The federal judge in Michael Flynn’s case has decided he’s not ready to wrap up the case yet, regardless of the fact that the DOJ is dropping the case. Today, Judge Emmet Sullivan appointed a former judge to argue against the government’s decision and consider whether Flynn should be charged with perjury for pleading guilty:

Judge Emmet G. Sullivan of the United States District Court for the District of Columbia said in a brief order that he had appointed John Gleeson, a retired judge, “to present arguments in opposition to” the department’s request to withdraw the charge against Mr. Flynn, who had pleaded guilty to lying to investigators as part of a larger inquiry into Russia’s interference in the 2016 election.

Judge Sullivan also asked Judge Gleeson to address whether the court should explore the possibility that Mr. Flynn opened himself up to perjury charges by pleading guilty under oath to a felony charge of making false statements to federal authorities. Mr. Flynn entered guilty pleas twice in front of two judges but later sought to withdraw his plea.

They couldn’t charge Flynn with violating the Logan Act so they charged him with lying to the FBI. Now that he has attempted to withdraw his guilty plea in the case, the judge is now considering charging him with perjury for lying to the court about his guilt.

The selection of Judge Gleeson is not a coincidence. Gleeson was the co-author of an opinion piece in the Washington Post Monday which recommended Judge Sullivan take exactly this course of action. Gleeson did everything but recommend himself by name.

The Justice Department’s move to dismiss the prosecution of former national security adviser Michael Flynn does not need to be the end of the case — and it shouldn’t be. The Justice Department has made conflicting statements to the federal judge overseeing the case, Emmet G. Sullivan. He has the authority, the tools and the obligation to assess the credibility of the department’s stated reasons for abruptly reversing course…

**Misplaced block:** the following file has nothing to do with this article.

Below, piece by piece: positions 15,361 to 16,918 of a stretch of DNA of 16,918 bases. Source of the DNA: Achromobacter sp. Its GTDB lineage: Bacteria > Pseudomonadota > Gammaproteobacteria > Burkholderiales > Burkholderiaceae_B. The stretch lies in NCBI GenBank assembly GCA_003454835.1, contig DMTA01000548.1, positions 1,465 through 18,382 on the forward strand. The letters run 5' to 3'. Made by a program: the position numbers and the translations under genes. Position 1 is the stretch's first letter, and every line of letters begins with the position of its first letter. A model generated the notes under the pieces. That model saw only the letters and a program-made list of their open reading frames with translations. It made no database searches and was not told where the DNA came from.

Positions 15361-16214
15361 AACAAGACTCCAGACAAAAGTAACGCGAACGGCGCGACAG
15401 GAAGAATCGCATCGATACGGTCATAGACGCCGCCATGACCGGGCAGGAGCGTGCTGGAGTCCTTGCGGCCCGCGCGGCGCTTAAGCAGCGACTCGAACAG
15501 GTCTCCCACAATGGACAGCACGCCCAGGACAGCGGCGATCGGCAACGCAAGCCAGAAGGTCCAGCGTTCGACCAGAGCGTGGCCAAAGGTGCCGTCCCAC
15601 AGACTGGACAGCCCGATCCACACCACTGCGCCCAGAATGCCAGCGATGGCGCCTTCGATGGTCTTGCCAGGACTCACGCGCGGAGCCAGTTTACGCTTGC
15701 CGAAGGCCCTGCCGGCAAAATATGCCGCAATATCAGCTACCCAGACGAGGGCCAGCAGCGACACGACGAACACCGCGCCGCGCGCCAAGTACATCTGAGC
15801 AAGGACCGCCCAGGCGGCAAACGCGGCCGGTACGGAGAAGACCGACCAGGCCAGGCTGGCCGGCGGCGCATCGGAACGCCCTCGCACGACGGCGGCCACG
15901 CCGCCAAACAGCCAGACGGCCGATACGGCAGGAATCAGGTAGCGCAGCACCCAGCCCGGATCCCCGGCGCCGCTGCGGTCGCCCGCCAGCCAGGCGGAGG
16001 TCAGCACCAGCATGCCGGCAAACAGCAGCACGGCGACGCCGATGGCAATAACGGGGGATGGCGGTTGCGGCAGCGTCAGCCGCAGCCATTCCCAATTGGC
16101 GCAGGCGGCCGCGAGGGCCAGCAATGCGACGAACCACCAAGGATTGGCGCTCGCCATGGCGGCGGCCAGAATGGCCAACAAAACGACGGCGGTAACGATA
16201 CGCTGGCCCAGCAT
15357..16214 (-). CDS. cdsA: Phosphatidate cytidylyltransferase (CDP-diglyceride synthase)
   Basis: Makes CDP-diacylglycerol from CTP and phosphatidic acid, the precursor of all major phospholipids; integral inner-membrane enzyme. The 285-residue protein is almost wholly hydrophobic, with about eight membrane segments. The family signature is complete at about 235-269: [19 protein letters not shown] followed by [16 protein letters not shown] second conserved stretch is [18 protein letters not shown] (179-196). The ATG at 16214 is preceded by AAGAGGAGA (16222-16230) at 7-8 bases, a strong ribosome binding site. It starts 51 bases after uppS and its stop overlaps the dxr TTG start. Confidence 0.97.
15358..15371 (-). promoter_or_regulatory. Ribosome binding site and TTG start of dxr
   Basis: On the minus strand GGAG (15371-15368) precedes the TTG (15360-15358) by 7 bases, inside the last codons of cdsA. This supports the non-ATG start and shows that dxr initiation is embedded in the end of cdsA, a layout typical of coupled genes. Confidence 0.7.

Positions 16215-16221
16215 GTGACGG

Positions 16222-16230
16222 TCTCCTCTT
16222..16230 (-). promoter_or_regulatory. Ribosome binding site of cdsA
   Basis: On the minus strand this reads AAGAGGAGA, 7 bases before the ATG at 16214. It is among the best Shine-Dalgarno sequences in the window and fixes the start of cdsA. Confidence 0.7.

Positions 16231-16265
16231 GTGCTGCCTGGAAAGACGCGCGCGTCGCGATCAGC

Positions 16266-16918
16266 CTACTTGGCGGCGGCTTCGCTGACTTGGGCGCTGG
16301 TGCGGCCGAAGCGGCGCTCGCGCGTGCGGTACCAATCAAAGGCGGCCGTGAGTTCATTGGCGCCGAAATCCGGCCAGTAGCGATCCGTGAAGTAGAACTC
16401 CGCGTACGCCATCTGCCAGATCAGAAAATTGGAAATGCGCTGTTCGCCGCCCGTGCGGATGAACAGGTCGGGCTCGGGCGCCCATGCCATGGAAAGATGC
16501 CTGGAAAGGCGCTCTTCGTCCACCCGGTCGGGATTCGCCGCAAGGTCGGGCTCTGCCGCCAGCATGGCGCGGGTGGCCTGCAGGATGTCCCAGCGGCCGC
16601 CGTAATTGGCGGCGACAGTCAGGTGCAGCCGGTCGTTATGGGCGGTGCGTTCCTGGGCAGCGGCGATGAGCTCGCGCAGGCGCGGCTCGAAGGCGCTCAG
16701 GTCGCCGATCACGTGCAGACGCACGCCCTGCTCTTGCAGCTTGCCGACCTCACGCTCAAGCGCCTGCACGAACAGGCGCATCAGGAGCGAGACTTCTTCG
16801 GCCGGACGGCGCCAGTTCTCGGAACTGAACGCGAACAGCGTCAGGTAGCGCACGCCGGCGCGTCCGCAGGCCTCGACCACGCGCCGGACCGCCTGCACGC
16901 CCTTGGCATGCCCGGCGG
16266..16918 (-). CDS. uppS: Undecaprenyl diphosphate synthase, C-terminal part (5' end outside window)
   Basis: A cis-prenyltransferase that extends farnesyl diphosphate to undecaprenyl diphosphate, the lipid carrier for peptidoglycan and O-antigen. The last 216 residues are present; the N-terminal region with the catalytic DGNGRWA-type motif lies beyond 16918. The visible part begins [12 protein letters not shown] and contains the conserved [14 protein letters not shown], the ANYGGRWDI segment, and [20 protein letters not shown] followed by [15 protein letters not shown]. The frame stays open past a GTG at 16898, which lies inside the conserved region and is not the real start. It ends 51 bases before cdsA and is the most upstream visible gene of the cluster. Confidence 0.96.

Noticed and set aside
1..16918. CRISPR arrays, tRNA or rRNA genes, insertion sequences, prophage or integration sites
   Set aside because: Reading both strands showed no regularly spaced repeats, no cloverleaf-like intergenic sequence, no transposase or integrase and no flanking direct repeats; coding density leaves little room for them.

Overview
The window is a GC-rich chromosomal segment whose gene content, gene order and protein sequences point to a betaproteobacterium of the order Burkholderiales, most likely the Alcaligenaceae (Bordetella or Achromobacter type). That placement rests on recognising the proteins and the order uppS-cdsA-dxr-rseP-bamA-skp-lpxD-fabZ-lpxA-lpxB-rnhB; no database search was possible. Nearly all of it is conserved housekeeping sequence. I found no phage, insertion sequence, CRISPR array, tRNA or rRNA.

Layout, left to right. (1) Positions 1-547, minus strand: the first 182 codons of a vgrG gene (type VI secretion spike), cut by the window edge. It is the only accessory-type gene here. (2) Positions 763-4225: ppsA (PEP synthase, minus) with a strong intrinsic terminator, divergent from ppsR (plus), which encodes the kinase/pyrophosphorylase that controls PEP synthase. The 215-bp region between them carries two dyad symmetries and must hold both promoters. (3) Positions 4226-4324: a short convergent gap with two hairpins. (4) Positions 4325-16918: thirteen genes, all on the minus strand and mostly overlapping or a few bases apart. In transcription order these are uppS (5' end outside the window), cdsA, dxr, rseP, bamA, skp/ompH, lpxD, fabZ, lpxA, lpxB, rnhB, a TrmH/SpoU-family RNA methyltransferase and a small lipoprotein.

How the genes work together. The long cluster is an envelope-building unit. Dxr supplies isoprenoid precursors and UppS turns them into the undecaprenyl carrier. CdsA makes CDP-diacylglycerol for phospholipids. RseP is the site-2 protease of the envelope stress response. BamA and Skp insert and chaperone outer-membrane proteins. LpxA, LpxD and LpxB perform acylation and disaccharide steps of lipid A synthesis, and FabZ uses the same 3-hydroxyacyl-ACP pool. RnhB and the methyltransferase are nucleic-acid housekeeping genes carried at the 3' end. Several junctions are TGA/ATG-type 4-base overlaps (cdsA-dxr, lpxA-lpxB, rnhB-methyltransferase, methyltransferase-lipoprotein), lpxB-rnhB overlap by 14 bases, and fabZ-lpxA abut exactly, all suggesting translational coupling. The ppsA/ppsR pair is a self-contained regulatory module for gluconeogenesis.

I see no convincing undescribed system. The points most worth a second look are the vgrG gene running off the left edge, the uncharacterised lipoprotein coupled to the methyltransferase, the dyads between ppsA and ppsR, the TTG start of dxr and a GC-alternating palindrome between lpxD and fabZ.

Fortunately, the court has many tools to vindicate the public interest. It can require the career prosecutor to explain why he stepped off the case, as another federal judge recently did when the Trump administration attempted to replace a trial team litigating the politicization of the census. It can appoint an independent attorney to act as a “friend of the court,” ensuring a full, adversarial inquiry, as the judge in the Flynn case has done in other situations where the department abdicated its prosecutorial role.

Gleeson has already revealed he disagrees strongly with the government’s decision:

There has been nothing regular about the department’s effort to dismiss the Flynn case. The record reeks of improper political influence. Hours after the career prosecutor abruptly withdrew, the department moved to dismiss the indictment in a filing signed only by an interim U.S. attorney, a former aide to Attorney General William P. Barr whom Barr had installed in the position months before.

Judge Sullivan knew in advance what Judge Gleeson would say about this which is clearly why he selected him. Rather than refusing to dismiss the case on his own, he has decided to phone a friend.